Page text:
The dark comedy “The Jews” fits a recurring theme in recent years at the Atlanta Jewish Film Festival: the increasingly precarious position of French Jews.
Jewish director and co-writer Yvan Attal stars as a Jewish actor and filmmaker named Yvan who is obsessed with Jews, Judaism and anti-Semitism. More than anything, he struggles to understand why his fellow Frenchmen seem to range from denying to embracing the Jew-hatred rampant in their country.
Most of Attal’s scenes are sessions with his Jewish therapist, connecting his character with the tradition of neurotic Jewish funnymen. But being paranoid doesn’t mean no one is out to get you, and vignettes connected to Jewish stereotypes drive home the idea that in France and elsewhere, Jews’ fears are justified.
Examples include the revelation that the anti-Semitic husband of a Marine Le Pen-like political leader is Jewish (illustrating that Jews are everywhere); the plight of a loser who can’t believe he’s Jewish (because all Jews are rich); a Mossad plot to use a time machine to kill the infant Jesus (because everyone hates us for killing Jesus); and a French referendum to convert en masse to Judaism (because Israel and the Jews succeed).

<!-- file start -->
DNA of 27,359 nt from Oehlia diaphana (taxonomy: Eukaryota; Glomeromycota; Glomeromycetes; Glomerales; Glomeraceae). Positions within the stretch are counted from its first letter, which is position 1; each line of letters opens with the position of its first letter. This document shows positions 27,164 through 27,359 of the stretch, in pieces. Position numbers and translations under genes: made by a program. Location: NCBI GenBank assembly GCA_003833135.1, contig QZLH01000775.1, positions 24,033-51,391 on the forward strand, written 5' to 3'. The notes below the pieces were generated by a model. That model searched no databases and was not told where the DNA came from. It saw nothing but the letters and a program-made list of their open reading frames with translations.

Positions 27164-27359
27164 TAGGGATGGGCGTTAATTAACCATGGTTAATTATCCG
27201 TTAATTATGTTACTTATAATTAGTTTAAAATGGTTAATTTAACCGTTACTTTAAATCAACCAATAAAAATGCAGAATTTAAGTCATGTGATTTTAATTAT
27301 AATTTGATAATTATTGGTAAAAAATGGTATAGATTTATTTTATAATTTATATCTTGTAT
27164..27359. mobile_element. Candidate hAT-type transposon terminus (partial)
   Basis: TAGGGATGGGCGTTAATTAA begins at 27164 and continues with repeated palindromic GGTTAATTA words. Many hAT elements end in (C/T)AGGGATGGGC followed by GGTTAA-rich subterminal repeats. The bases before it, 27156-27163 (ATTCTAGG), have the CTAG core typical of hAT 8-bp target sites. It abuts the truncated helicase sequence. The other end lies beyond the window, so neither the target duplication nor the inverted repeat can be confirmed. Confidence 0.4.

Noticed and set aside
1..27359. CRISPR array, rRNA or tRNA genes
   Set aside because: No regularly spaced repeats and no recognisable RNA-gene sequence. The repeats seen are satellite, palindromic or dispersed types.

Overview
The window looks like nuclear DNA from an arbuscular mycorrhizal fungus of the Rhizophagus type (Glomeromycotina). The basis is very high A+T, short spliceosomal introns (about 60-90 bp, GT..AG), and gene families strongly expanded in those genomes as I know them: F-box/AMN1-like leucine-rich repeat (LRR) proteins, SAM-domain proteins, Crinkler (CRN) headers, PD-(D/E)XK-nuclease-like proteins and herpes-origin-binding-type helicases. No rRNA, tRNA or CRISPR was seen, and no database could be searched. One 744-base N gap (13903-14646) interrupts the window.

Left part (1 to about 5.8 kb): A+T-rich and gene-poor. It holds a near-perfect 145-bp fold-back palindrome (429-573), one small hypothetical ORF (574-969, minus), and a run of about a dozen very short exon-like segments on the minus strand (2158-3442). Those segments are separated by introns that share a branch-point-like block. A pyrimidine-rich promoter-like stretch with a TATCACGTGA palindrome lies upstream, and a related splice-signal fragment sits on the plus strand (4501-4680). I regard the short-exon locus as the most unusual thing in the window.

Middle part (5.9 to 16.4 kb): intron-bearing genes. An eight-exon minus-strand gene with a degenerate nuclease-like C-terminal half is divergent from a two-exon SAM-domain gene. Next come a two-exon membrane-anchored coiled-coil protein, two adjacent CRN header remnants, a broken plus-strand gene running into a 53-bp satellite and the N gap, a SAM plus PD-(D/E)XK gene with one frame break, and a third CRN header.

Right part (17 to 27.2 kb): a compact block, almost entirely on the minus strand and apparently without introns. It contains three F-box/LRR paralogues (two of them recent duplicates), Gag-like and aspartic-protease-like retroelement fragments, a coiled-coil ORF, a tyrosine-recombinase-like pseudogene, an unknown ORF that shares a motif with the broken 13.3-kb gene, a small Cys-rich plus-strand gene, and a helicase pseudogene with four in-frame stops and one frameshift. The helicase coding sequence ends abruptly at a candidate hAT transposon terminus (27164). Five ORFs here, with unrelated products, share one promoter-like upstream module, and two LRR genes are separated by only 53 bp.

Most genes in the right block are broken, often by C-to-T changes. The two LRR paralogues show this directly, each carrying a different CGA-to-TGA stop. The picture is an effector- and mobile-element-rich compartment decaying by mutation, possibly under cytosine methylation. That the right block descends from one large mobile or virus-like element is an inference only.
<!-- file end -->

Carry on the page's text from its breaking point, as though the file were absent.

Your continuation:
Some of the scenes are farcical, as when the fascist leader hurls invective at himself in the mirror after learning that he’s Jewish and when the Mossad assassin is hailed as the Messiah in moments that are straight out of Monty Python’s “Life of Brian.”
But the movie is not a mere farce, and the darkness often blots out the humor because Attal’s point is not to make light of French anti-Semitism. He aims to confront it in the most traditional of Jewish ways, by piercing it with laughs, and his search for an optimistic conclusion requires a journey through doom and gloom that would not work on the high-speed TGV train.
It’s a trip well worth the ticket.